Quit Claim Question

10 Replies

I've tried searching for an answer to this, but couldn't find anything.

I just finalized all of my paperwork and whatnot for my LLC. Long story short, my first rental property is now the first series under my LLC.

Here is my question; Now that my first property has been quit claimed, who technically has their name on the mortgage? Is it still my name? ...or is it now owned by the LLC. I'm on the hunt for a few more properties, but if my current rental isn't in my name... then I could pick up a little extra buying power, right?

Forgive my lack of knowledge. I've had this rental for 4 years now and it has always cash flowed like a champ, but I've always done things somewhat informally (probably not the smartest plan). I was recently convince by my dad that I should start a series LLC and give real estate investing a real shot.

The mortgage document is a separate contract with a third party; namely your mortgage lender. If the mortgage lender did not agree to refinance or change the mortgage document, you are still personally liable. Consult a local attorney.

A word of caution: If you have already quitclaimed the property from your name to the LLC, you may be in violation of the mortgage documents. Mortgage documents usually contain an acceleration clause that requires the full principal amount to be repaid in a short period of time if the property is transferred. These types of transfers usually stay under the radar, so they are not usually a problem. But if you contact your mortgage company, you may be alerting them to the fact that you have already transferred the property in violation of the terms of the mortgage agreement.

I don't like series LLCs and don't usually recommend them to clients, but that's another story. 

Thanks for the heads-up. I'm not too worried about it. Even if there is some sort of acceleration, I have enough money to pay off the note. I don't owe much on the house.

 I can't speak for @Jer Fortenberr, but series LLCs run into a bunch of tax issues with local and federal government, as they have an unresolved status among the US Tax Court. Such LLCs may not be the best for tax planning purposes.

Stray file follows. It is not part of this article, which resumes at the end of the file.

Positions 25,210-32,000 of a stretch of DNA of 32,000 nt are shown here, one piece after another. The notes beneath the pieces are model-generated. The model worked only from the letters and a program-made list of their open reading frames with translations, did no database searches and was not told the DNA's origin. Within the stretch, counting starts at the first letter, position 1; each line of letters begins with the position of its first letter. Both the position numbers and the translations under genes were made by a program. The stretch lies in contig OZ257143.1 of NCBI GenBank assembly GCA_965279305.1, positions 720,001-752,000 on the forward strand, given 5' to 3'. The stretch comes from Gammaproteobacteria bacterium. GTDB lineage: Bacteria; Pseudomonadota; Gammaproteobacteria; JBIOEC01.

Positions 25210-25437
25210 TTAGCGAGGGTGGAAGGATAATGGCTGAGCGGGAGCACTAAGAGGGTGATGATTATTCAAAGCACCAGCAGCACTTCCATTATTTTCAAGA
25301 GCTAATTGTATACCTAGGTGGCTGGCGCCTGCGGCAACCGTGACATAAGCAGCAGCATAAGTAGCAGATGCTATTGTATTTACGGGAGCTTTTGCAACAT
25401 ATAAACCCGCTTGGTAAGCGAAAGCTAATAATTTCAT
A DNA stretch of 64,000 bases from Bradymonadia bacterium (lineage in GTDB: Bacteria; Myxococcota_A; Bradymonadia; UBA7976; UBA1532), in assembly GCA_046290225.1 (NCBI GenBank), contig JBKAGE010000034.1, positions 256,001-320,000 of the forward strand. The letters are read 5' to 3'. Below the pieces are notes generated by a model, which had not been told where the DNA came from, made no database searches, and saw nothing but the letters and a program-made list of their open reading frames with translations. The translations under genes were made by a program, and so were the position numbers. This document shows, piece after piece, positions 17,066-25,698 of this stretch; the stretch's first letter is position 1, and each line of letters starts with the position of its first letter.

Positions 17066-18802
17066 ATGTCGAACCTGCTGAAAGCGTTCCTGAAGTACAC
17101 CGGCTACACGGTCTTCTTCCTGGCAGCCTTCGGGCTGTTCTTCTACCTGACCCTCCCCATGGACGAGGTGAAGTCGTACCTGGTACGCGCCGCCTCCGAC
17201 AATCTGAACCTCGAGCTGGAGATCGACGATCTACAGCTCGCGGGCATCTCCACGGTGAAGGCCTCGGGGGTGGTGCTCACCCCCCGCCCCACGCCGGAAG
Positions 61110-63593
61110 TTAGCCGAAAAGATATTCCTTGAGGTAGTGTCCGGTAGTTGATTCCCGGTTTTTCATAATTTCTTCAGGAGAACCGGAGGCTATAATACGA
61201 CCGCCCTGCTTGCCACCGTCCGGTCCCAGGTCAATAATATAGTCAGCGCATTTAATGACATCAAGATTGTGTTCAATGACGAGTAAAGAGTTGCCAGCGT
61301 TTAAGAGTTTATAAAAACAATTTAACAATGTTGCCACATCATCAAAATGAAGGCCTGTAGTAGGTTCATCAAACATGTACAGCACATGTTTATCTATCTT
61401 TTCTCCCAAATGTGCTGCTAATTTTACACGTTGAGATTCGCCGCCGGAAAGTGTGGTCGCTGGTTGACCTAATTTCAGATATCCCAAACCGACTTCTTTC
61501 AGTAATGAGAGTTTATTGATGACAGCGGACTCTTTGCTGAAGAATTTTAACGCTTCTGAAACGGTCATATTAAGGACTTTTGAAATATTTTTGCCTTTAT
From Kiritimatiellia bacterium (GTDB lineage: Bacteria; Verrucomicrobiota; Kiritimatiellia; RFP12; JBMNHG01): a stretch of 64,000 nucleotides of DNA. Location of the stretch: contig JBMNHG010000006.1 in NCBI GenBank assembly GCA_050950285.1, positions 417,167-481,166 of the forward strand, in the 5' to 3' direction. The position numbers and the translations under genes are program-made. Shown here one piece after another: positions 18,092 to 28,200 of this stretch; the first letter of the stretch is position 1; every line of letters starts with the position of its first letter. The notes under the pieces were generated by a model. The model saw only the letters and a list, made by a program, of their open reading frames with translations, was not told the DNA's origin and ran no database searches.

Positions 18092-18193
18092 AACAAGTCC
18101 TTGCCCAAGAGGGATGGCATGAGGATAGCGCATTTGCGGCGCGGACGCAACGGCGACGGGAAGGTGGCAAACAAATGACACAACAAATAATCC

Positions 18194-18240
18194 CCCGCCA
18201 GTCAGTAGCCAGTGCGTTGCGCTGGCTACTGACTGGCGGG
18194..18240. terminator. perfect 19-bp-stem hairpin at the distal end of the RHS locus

@Chris Shuptar There are several reasons. For one thing, only a handful of states have enacted series LLC laws, and it is not clear that those laws will be respected in states that have not adopted series LLC laws. But the bigger issue, in my opinion, is that there is significant uncertainty in the bankruptcy laws. State law defines "person" differently from the Bankruptcy Code. State law may treat each series as a "person" that can enter into contracts, sue and be sued, etc. The Bankruptcy Code doesn't include series in its definition of a "person." So the Federal Bankruptcy law may not follow state law. This could cause the plan to file if the series is ever forced into bankruptcy. Until that issue is straightened out, I typically recommend a holding company/subsidiary structure over a series LLC.

Interesting. I will have to dig further into this. I might stop by my attorney this week and discuss it further. Thanks for all the info.

What are the main differences between a series LLC and a holding company?

The few real estate investors that I know have all done series LLC's with great success here in Chicagoland. That is the only reason why I chose to take the same path.

@Chris Shuptar A holding company/subsidiary structure is one where you set up one LLC as a holding company, then set up other LLCs underneath it to hold each property. The holding company is the owner of the individual LLCs, and you are the owner of the holding company. That type of structure provides you with the same benefits of a series (protection at the property level), but without the uncertainty.

Here's the thing: We don't really know whether investors are really doing series LLCs with great success. You can't tell that when everything is going well. You don't find that out until the series is in bankruptcy and the bankruptcy court has to decide how to treat the series. That hasn't been well-tested. To my knowledge, there is only one case (Dominion), which involved a Delaware series LLC.